Sunday, December 28, 2008

Merry Christmas




Jaron & Lauren





Christmas was alot of fun, as always. We were minus one, but it didn't feel like it. Like so many other times, your heart tells you she's still hanging out, and then your head opens it's big mouth and informs your heart otherwise. We were playing Monopoly and I kept looking up at a picture of my mom that her friend, Denise, sent each of us from their cruise that was sitting on the piano. I would feel normal and then I would notice that picture and go, "Oh, yeah."

I would get sad for half a second and then the feeling would be pushed away. Probably my heart telling my head, "Oh, yeah? She's right here!" On the flip-side, if my mom was still with us I wouldn't be playing games on Christmas, I'd probably be peeling potatoes.

She made Pumpkin Rolls every year for the neighbors for Christmas and Brooke wanted to give some away. So we searched for the recipe and I tried to act like I knew what I was doing but the first couple I made tasted kind of funny. I got it right eventually.

Friday, December 26, 2008

Molly's thoughts about death and the afterlife, part three...

Molly worked for many years as either a dental assistant or as an oral surgeon's assistant. Even though she enjoyed this work greatly, she seemed to have found her niche in teaching children. In her paper on Tuesdays with Morrie, she gives us a clue as to how she may have come to have such a love for teaching and for reaching out to the children in her classes:
"We all can look back through our lives and remember the teachers who made a difference in our lives and helped us become our best selves or who noticed us enough to let us know how important we were to them. My fifth grade teacher, for one, in North Carolina, Mrs. Pettis. She was a short rounded black woman with a smile for every one. I can't exactly remember what she did to make me feel special. I just know that she did. That feeling has stayed with me since that time."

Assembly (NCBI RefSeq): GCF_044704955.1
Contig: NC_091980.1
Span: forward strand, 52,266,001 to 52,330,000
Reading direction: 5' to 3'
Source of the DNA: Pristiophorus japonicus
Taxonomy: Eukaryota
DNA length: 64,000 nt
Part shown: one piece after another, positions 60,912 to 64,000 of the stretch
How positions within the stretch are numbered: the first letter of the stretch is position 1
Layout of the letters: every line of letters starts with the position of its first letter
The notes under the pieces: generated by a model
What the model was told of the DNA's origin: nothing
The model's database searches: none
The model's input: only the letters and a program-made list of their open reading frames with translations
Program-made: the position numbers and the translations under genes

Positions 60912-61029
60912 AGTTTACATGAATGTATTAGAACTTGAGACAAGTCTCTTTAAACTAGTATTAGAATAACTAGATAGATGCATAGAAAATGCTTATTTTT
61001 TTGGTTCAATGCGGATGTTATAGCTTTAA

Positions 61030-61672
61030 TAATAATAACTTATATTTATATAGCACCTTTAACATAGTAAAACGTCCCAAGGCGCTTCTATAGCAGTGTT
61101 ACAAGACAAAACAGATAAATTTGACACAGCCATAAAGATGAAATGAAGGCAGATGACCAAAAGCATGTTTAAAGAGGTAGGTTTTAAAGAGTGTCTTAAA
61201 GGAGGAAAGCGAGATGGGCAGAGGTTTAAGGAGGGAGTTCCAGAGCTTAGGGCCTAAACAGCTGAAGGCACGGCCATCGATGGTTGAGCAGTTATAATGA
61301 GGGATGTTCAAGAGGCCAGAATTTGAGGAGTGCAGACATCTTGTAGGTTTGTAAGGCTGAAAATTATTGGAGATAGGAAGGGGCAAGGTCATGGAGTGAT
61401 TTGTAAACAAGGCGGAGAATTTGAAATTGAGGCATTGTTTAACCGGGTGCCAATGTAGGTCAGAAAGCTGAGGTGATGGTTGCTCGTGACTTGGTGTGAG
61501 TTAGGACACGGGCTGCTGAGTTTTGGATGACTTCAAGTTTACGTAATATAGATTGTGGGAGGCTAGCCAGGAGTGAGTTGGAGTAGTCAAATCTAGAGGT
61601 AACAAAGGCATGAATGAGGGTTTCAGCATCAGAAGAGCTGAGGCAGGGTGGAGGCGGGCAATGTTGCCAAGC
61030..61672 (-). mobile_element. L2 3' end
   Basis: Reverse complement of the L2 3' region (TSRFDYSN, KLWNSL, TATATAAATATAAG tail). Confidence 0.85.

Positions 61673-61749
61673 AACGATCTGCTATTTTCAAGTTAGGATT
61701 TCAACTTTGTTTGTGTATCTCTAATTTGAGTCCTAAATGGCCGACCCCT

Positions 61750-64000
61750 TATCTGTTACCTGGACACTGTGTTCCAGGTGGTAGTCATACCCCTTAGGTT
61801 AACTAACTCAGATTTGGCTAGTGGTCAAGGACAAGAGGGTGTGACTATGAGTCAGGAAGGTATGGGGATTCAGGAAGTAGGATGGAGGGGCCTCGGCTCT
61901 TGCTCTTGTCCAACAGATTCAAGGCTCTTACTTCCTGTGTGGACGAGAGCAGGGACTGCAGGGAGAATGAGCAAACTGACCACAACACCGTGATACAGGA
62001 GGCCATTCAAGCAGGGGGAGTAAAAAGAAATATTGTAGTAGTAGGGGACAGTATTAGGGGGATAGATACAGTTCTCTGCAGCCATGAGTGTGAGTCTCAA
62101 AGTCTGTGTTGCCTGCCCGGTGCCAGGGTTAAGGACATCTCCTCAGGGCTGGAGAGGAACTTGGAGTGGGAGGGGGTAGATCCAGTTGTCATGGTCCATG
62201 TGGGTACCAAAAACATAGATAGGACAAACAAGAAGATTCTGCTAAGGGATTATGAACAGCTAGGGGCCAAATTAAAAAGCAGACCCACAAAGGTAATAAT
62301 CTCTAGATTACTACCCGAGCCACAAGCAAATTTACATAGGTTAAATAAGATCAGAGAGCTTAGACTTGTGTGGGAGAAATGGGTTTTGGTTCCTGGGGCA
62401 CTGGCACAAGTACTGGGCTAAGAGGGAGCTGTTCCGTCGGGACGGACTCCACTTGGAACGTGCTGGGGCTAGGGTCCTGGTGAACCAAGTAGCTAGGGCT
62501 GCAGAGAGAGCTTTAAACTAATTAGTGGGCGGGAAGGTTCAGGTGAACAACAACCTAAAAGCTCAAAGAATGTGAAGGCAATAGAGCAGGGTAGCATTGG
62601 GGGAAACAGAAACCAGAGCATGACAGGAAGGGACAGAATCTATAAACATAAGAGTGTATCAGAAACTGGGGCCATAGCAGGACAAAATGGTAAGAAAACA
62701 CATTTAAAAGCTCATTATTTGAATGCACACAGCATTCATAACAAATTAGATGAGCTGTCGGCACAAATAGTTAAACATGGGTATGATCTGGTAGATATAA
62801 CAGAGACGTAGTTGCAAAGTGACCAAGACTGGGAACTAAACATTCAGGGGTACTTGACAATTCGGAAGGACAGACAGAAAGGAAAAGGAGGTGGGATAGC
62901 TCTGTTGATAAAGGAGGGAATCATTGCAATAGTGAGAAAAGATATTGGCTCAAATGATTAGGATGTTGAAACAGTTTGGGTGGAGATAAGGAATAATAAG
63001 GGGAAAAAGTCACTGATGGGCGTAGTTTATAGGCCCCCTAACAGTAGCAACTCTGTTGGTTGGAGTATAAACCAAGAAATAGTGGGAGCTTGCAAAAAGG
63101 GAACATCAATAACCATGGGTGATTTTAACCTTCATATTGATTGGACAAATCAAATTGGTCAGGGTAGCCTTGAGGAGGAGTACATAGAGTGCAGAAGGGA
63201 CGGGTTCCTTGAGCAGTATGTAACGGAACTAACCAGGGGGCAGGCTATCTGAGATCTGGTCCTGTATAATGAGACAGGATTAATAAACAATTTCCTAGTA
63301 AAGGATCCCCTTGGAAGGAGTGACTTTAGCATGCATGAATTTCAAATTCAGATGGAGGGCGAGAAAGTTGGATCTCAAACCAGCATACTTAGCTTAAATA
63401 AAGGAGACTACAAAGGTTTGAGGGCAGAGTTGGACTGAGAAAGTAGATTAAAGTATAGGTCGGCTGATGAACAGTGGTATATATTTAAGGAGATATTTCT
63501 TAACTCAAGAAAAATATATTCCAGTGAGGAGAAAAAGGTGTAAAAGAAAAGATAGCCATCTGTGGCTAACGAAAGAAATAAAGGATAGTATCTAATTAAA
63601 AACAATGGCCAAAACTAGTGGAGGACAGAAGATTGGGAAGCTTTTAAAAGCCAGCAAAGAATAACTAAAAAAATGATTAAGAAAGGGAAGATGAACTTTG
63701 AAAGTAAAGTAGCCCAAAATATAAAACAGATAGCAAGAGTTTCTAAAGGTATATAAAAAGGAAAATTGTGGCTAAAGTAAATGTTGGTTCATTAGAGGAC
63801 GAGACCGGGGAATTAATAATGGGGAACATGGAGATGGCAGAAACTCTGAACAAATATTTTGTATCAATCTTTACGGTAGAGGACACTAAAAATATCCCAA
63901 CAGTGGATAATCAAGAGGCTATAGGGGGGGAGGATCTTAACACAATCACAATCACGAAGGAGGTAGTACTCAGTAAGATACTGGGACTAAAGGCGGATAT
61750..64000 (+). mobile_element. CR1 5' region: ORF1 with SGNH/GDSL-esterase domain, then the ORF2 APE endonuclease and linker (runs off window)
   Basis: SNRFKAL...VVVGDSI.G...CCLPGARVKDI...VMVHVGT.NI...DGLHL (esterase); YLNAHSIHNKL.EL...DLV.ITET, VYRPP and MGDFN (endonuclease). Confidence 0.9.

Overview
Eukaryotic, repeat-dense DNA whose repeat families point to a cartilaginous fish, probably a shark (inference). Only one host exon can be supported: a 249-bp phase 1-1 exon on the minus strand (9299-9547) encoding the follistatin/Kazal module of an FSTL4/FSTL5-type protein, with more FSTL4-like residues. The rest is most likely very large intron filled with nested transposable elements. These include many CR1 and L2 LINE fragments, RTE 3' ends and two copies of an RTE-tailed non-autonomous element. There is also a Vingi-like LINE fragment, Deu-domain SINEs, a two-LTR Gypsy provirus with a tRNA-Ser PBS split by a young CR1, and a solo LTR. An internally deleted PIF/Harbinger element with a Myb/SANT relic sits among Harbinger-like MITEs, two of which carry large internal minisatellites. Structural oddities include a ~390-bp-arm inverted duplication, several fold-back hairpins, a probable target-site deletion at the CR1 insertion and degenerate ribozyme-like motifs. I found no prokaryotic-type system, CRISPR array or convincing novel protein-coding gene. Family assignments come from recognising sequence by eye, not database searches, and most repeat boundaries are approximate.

Molly wished to touch the hearts of the children in her classes in a similar fashion. The children she taught brought her great joy and I can't help but think that she continues to be interested in them and wishing for their success in school and life.

Sunday, December 21, 2008

Saturday, December 20, 2008

Molly's thoughts about death and the afterlife, part two...

As part of the course on death and dying that Molly took for her degree at the University of Utah, Molly wrote a paper on the book Tuesdays With Morrie. She began the paper with her observations about Morrie:

"Morrie was lucky. He figured out what life was all about before it was too late. And best of all, he shared it with others. Morrie is the type of person who makes the world go round. People lucky enough to have him in their lives know how blessed they are. He gave his friends and family his most precious possession, time. Amazing how this one person had enough time to give not just to his family but to his friends and acquaintances as well. And how much richer they were for it. And not only did he spend time with them, he actually listened to them. "
This description of Morrie is interesting because it is how people who knew Molly would describe her. She saw in Morrie the characteristics that she exemplified. She continues her essay with:

"When Morrie found out about his disease, he was 'stunned by the normalcy of the day around him. Shouldn't the world stop? Don't they know what has happened to me?' I think when anything as startling as a death or knowledge of a fatal disease comes to the forefront of our lives, it is shocking that the world around us still continues. I thought this very same thing when my mother passed away. 'Don't they know?!' I couldn't understand how calloused the world was. Jokes about death on the late night shows, people celebrating and laughing like nothing had happened. And of course, in their lives, nothing had. But in mine, my foundation for life was gone. And though I believed in a life after life, it still was no consolation for the many years I would be without her. I wasn't ready to be without a mother at the young age of twenty-five. And as time went on and I became a mother, it was then when I fully understood her role as my mother. Finally, I was able to relate to her not only as a daughter but as mothers. And she was gone! My children would never know their grandmother. I would never be able to let her know how much I appreciated her in this life, but somehow I think she does know. I think when we invite our departed into our thoughts, they are aware of that."